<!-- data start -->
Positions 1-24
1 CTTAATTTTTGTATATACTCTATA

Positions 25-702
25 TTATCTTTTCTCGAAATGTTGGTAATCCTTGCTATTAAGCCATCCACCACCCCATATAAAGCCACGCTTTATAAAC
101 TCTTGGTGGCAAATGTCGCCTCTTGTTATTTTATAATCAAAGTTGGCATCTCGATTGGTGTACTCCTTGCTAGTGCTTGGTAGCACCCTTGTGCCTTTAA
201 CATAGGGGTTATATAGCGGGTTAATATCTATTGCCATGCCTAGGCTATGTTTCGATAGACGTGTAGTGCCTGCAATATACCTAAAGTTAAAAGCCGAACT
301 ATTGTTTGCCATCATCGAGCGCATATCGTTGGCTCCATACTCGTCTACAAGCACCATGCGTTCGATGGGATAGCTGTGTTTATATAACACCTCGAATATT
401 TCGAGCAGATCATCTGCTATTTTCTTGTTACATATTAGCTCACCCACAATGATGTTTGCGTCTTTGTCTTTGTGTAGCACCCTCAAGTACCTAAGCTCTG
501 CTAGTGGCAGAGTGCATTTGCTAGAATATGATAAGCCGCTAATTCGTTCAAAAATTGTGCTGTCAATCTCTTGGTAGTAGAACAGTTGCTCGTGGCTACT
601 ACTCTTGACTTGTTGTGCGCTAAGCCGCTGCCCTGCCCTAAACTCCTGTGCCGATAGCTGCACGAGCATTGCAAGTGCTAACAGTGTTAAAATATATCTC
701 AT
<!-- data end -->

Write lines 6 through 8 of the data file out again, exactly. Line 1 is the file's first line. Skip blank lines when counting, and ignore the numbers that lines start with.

201 CATAGGGGTTATATAGCGGGTTAATATCTATTGCCATGCCTAGGCTATGTTTCGATAGACGTGTAGTGCCTGCAATATACCTAAAGTTAAAAGCCGAACT
301 ATTGTTTGCCATCATCGAGCGCATATCGTTGGCTCCATACTCGTCTACAAGCACCATGCGTTCGATGGGATAGCTGTGTTTATATAACACCTCGAATATT
401 TCGAGCAGATCATCTGCTATTTTCTTGTTACATATTAGCTCACCCACAATGATGTTTGCGTCTTTGTCTTTGTGTAGCACCCTCAAGTACCTAAGCTCTG